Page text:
House doctor: Can we say no to our fussy buyer without losing the sale?


Question: We're midway through our home sale but have run into trouble. The buyer is making a lot of surprise demands via his solicitor – can the fridge and freezer be left behind; can the carpets be professionally cleaned; can we make sure the property is insured before completion? I'm terrified of losing the sale, it's taken an age to find a buyer. Can I say no without scaring him off? Carolyn Connor, Loughborough

Answer: There are two sides to every home sale but – in some cases – one likes to push the relationship just that little bit harder than the other.

As a rule of thumb, sellers call the shots when the property market is hot – and buyers when it's not. This simple truth is down to the laws of economics, says Melanie Bien at broker Savills Private Finance; in a booming market, the vendor can exert influence on the price as well as any extras on top. "Why? Because demand suggests somebody else will be prepared to pay if you don't," she says.

The housing market today might best be described as tepid, leaving buyers with a definite stronger hand. Add this, in your case, to a long agonising wait for a buyer, and it's quite clear who's in the driving seat.

James Brooks at property agent Kinleigh Folkard & Hayward says a compromise will work best in order to keep the buyer on board. "Although the new demands may be an irritant, don't lose sight of the overall aim: selling your property," he stresses.

"If, at the start of the process, you'd been asked if cleaning the carpets could be included, you probably wouldn't have objected at all. You could leave behind the white goods as a gesture but stress that you can't get the carpets cleaned in time."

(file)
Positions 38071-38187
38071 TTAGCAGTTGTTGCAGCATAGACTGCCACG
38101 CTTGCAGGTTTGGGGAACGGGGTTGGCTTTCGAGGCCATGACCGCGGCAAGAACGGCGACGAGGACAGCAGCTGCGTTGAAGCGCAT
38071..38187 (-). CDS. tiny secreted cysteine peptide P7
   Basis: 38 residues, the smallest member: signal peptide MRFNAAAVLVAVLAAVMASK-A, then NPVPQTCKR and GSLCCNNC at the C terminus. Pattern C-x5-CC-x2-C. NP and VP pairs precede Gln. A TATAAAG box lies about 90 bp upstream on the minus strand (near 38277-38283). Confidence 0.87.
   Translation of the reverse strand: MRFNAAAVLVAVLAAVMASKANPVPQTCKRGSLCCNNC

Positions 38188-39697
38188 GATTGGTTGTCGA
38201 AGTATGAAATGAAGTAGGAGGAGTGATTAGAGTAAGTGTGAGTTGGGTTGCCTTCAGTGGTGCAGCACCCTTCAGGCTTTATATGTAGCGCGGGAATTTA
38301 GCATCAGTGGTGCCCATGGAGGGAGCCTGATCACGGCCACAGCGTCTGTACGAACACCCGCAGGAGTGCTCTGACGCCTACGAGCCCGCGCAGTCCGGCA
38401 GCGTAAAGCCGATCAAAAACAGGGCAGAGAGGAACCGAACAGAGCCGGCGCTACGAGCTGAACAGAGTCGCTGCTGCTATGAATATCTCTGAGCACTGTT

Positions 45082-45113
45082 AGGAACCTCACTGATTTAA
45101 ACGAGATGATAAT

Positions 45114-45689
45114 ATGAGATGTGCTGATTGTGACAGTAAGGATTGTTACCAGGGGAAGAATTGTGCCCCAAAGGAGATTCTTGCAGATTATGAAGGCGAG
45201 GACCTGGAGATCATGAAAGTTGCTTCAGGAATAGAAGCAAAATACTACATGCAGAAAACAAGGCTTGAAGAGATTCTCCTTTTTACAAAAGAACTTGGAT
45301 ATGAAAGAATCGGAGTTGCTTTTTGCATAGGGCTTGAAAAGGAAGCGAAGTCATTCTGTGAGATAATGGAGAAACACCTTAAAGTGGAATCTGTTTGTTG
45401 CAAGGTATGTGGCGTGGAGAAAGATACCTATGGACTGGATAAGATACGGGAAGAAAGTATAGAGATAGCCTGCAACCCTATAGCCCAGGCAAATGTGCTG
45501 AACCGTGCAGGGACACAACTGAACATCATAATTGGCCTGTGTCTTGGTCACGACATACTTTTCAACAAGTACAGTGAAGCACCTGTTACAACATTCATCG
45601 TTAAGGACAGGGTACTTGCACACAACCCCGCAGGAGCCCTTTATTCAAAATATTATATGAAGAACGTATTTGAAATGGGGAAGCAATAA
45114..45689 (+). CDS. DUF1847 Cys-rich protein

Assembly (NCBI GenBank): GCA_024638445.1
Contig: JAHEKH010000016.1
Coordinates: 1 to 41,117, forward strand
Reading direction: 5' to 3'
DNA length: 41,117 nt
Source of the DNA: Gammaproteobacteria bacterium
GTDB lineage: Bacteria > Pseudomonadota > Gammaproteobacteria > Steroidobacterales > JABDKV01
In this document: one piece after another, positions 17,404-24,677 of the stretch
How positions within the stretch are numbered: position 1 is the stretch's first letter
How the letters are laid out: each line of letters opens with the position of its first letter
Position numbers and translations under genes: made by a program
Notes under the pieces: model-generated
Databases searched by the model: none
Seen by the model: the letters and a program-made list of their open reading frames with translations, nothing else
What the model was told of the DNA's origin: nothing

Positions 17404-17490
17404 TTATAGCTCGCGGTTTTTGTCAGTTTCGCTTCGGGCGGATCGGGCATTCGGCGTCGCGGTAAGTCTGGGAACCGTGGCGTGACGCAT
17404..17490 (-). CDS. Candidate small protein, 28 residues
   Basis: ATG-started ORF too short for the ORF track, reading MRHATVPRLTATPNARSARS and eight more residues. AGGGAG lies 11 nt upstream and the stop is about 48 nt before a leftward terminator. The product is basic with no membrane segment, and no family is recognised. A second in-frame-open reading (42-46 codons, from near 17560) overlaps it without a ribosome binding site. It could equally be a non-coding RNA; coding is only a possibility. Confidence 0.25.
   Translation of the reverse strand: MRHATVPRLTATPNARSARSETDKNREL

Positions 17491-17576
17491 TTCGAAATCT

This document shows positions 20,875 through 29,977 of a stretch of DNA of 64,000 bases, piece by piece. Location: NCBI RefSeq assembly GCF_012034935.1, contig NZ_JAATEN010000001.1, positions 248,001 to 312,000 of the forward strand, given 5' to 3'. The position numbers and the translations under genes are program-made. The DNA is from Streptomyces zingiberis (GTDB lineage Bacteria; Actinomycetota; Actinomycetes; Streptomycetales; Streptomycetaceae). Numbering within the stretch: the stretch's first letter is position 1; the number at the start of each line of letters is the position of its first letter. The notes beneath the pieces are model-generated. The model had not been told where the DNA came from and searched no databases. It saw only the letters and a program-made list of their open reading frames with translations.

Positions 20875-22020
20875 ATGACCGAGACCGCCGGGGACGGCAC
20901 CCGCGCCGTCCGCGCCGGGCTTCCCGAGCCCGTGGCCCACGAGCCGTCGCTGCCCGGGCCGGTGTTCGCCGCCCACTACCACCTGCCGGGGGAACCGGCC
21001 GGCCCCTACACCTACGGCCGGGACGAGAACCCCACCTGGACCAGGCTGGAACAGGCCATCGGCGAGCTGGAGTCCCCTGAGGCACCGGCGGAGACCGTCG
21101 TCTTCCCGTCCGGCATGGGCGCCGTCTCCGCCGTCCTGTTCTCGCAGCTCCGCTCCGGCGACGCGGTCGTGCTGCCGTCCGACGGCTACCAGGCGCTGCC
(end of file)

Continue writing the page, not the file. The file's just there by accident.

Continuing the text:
However, a more bullish approach is advocated by David Hollingworth at broker London & Country. "The dynamic might be clear but that doesn't mean you should roll over – it's all part of the cut and thrust of the sale," he says. Stand your ground, he adds, and ask for cash in hand for the fridge and freezer. Propose splitting the cost of cleaning the carpets after you've exchanged: "That way, you won't end up spending lost money if it does fall through", he says.

However, both agree on rebuffing your buyer's request for you to cover the property. In almost all sales, it's the buyer's duty to insure the building from the point of exchange since – from this moment – they're held responsible for the property. Yet, if you don't want to kick up a fuss, the cost to you will probably only be a few pounds – plus the extra hassle. When you compare the financial advantage of selling your home against holding out over such a negligible cost, the answer is staring you in the face.

housedoctor@independent.co.uk

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